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Thursday, March 04, 2010

CD Review: Free Reign - Tragedy EP

Free Reign - Tragedy EP
2010 Riot! Entertainment
Ray Van Horn, Jr.

Those Dallas Cowboys... They have the richest clientele, they have the most visible brand in the NFL, rudimentary as their star logo may be. Their cheerleading squad forever remains the Rockettes of the industry. Their owner is the secret puppet master behind the entire league. They have the biggest jumbotron the world's yet seen inside a modern coliseum. No broadcast about football can air without mentioning their names. Hell, the Cowboys even enjoy the benefit of J.R. Ewing-fried testimonials courtesy of Dallas reruns on DVD.

Now they have their own metal band.

Free Reign is a band that can provide their own security as three-fourths of the members set up shop in their day posts on the offensive line for the Cowboys. Trying to protect Tony Romo and open up gaps for explosive running plays are the reasons you normally hear the names of Marc Colombo, Cory Procter and Leonard Davis called on Fox. Trading their pads and jerseys for stone-washed jeans and designer Affliction t-shirts (these days Affliction is as popular as Under Armor with professional jocks and millions of UFC junkies trying to look both metal and agro chic), Colombo, Procter, Davis and guitarist/songwriter Justin Chapman plug into the amps and wreck havoc with amplitude as Free Reign.

Who says jocks and headbangers can't co-habitate? I personally recommend my younger metal readers to have a go with weightlifting in high school and pound at it with absolute focus if you want to enjoy your metal lifestyle with the highest reduction of harassment. I speak from experience, plus music can only release "x" amount of aggression, so pump iron, metalheads!

Already the recurring joke swirling behind Colombo and company in Free Reign is how they can't be any worse than the '84 Chicago Bears with their inexcusable barf-o-rama "Super Bowl Shuffle." Well, yeah, Free Reign can't be any worse, but the cool news is they're pretty damned good, actually!

Pop metal for the modern gladiator is what's at stake with Free Reign on their debut EP Tragedy. Expect to see pro wrasslers and pit mongrels stamping down aisles towards their meat-grinding business with Free Reign's "In Your Head" or "Rise Up." Hell, Free Reign just missed a golden opportunity to theme up the remake of Clash of the Titans, but no doubt some shrewd movie studio has caught wind of these guys by now. Perhaps you'll yet see gleaming broadswords and severed limbs twirling in tandem to "Rise Up" in an inevitable Conan the Barbarian redo. Forget the meathead chorus; it's the raucous breakdown Arnold's successor is going to cleave Cimmerian mayhem to.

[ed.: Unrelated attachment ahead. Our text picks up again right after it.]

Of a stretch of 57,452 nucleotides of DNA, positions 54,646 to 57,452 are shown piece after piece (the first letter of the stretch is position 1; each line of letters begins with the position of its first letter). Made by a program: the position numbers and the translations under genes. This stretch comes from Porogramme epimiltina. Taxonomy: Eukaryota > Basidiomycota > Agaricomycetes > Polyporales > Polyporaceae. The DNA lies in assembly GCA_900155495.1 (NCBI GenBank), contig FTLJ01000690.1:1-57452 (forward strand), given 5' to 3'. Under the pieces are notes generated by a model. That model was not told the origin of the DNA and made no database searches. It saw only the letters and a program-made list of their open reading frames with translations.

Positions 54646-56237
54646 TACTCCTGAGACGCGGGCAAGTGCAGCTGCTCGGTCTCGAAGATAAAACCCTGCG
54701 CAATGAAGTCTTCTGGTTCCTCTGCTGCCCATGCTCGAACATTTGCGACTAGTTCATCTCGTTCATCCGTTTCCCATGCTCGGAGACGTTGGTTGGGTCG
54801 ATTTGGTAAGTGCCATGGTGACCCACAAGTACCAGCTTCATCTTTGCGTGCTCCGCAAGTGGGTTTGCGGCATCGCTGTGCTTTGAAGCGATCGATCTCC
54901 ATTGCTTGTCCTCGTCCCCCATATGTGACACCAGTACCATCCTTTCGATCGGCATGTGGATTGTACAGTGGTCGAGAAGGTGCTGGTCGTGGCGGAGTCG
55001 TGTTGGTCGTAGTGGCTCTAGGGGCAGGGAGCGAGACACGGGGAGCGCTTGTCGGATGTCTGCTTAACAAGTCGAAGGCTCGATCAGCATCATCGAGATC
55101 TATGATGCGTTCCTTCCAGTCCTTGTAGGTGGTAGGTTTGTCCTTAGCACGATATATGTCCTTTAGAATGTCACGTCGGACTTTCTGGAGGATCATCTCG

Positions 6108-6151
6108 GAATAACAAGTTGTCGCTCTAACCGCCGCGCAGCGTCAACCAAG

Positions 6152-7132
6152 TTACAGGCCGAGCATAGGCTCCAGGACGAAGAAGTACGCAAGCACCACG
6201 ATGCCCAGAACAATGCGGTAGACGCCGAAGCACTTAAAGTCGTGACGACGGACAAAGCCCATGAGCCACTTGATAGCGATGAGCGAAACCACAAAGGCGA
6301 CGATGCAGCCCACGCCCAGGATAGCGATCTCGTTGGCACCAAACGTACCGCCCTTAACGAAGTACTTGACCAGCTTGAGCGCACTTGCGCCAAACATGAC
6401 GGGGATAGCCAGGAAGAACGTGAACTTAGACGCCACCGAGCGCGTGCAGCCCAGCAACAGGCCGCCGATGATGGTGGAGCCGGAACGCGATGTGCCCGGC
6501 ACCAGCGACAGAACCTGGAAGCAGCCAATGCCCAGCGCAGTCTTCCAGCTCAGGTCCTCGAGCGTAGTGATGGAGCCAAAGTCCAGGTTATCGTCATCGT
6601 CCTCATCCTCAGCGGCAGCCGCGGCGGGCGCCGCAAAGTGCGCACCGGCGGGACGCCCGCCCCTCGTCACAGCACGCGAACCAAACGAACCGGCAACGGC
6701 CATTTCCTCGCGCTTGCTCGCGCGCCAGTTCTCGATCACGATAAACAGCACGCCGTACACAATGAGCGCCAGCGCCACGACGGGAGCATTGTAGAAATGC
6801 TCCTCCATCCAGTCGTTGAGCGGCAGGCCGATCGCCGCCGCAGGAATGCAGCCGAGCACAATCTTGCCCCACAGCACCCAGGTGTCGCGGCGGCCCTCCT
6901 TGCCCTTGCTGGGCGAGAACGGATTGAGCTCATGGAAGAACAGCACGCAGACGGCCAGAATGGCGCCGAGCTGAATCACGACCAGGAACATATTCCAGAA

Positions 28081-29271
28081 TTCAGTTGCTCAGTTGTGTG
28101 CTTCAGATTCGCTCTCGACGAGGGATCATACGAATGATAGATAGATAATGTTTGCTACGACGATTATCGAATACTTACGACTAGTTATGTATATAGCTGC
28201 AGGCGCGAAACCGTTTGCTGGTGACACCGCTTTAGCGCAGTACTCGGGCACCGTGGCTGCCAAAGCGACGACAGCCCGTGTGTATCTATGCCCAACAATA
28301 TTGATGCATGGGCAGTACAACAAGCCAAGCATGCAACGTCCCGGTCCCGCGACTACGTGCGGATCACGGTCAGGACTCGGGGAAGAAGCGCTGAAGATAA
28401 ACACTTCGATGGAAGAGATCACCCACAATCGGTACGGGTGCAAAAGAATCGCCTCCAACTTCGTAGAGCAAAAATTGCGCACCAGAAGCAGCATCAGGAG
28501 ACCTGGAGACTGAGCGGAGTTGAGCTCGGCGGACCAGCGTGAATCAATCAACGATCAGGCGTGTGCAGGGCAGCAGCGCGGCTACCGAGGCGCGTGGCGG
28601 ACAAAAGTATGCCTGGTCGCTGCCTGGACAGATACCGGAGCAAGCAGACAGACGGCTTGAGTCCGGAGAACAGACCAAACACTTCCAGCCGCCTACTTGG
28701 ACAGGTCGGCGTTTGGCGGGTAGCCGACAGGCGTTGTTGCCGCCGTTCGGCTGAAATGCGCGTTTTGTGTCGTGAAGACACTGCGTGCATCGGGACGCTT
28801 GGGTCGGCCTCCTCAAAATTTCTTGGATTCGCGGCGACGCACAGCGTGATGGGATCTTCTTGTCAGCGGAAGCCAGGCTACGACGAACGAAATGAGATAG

The riffs of these songs lend constitution to raging hormones and fisticuffs, quite what you'd expect from a gridiron gang. Yet there's whiffs of surprising sensitivity and subvert melody beneath the punishment Free Reign sets loose like the first veterans scrimmage against newbies during training camp. "Tragedy" and "Last Goodbye" fuse sequences of lamenting melody lines in the vein of Mudvayne, Soil, Staind and Disturbed, done with sharp commercial sense without being overly squalid in the wuss department. The vocal-backing vocal response outlays on the chorus of "Last Goodbye" is particularly impressive.

Colombo's vocals range from stringent to strained, and "In Your Head" is betrayed by a handful of transition squibs. At times Tragedy is stocked with a few penalizing chop blocks. Still, you have to applaud these guys for their metal acumen, particularly knowing how to use a breakdown properly, i.e. to serve their loud 'n crashing tunes instead of skidding them to no avail.

For all intents and purposes, Tragedy is a dry-run experiment for four songs with mostly pleasant results. However, it's the last song "All in Vain" where Free Reign gels fabulously with a triumphant march ode filled with Mastodon crunches and a shackles-are-off mentality. "All in Vain" literally screams, even without Colombo ripping his sternum to pieces, while the choruses are genuinely memorable. I'll go on record and say I sang this beast to myself for nearly half an hour after taking the disc out.

Thus we can conclude Free Reign may still be a work in progress, but who rightly expected something that cruises this confidently from football stars? Jim McMahon and Fridge, eat all of our shorts, but if we see Jerry Jones flicking horns from his skybox, I'm crying foul all over again...

Rating: ***1/2


DPTH International said...

I've seen this album around, but have been wary BECAUSE of the Dallas Cowboy tie in. I have made the assuption that this would be simply a mediocre novelty.

But alas, Ray, I shalt give them a try. You've never steered me wrong before.

Ray Van Horn, Jr. said...

lol...don't set me up for a fall, bro! It's worth checking out, at least. Choppy in spots and definitely more work to go as a band, yet surprisingly tight for the most part. So long as you're comfortable with AOR rock played heavier, it's a fun listen.

The Klepto said...

Not bad ...not great, but it's way better then you would think. I forwarded it to a friend who is a huge Dallas fan, I'm sure he'd get a kick out of it

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